Monday, February 8, 2010

Saints went marchin' in

I honestly never thought I would live to see this.

All those years of watching Archie Manning getting sacked back when I was a kid, and now Drew Brees has all day to throw a pass to every other offensive player except the front line. It was a joy to see. And for once in my life, I knew the Saints were going to kick some ass when they went up 13-10. Knowing the Saints couldn't be beaten with just a 3 point lead in the third quarter - what a weird feeling.

I also never would have dreamed a Superbowl victory could matter this much. Had the Saints not stayed in New Orleans after Katrina, the already underused Superdome right in the center of town might not have been restored at all. German media, which televised the game live, did a special 10-minute segment on the team and the city - and did it well.

As I can attest from my recent visit, the Saints' success this year was inspiring to everyone. People who did not care about football and never really watched Saints games were tuning in. Outsiders should not misunderstand their Super Bowl victory as a frivolous sports event that only distracts from the real problems. The Saints inspired New Orleans this year. It's about more than just sports.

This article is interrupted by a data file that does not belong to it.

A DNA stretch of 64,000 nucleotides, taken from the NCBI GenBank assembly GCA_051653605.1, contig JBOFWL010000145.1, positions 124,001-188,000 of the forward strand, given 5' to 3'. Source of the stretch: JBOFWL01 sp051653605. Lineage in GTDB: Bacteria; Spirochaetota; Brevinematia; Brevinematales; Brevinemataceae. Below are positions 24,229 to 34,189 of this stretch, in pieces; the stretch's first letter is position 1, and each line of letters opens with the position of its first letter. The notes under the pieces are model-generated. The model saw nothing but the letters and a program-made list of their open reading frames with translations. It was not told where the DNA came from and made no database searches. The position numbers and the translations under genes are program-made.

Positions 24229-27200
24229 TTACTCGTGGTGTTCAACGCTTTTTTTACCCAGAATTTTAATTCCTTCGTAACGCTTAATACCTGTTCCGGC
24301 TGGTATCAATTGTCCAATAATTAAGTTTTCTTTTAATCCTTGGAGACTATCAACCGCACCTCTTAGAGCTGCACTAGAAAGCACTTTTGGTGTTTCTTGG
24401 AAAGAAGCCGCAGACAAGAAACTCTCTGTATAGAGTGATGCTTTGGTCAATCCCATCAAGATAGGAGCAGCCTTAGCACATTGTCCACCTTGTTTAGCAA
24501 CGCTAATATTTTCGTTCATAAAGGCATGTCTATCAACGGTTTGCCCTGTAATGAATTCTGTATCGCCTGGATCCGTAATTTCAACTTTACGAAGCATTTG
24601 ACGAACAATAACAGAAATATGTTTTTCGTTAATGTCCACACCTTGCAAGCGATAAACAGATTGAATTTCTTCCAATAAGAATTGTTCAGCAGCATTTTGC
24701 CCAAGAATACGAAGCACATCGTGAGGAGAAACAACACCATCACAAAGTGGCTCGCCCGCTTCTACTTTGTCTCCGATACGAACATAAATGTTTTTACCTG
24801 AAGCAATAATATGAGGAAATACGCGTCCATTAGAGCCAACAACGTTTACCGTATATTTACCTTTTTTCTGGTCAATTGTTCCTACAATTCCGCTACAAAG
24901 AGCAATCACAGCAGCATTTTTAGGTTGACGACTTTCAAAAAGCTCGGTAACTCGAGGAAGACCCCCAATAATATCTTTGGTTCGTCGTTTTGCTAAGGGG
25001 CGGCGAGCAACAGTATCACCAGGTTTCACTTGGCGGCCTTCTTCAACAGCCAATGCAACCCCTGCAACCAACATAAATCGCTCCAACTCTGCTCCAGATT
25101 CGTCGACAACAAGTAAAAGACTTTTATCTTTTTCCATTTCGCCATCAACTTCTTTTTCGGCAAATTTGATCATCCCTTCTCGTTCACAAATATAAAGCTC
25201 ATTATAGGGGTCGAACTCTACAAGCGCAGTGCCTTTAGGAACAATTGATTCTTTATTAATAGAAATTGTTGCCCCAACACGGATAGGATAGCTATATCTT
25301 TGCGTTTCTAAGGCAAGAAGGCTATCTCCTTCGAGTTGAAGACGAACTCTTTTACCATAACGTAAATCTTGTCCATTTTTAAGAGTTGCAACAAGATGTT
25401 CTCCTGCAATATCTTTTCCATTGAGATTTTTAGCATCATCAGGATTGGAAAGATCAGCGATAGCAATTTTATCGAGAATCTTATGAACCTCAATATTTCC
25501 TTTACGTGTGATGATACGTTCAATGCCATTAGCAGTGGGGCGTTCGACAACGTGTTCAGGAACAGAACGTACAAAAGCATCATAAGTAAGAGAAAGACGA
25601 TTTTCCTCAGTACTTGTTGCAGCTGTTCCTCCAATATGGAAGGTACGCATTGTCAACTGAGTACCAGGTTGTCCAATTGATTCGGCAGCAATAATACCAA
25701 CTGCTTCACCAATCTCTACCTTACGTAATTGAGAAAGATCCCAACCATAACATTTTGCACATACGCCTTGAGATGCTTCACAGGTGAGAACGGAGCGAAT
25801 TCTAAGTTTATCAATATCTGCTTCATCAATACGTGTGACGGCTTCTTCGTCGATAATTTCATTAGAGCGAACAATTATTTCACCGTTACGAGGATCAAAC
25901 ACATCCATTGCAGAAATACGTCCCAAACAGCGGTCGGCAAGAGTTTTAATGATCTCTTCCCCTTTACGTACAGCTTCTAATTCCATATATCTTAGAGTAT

The game made one other thing clear -- New Orleans has a greater sense of family and place than the rest of the US. Peyton Manning is part of the only family quarterback dynasty in NFL history, but the Manning family dynasty is not the only one in New Orleans. The Marsalis family is without a doubt the greatest family dynasty in jazz, but it is also not the only other family dynasty from New Orleans. New Orleanians don't do mobility.

I could also add all of the political family dynasties, but then we end up with all of the corruption and nepotism. For better or worse, that's who we are -- people with a sense of place and belonging.

And for one year, we're number one.

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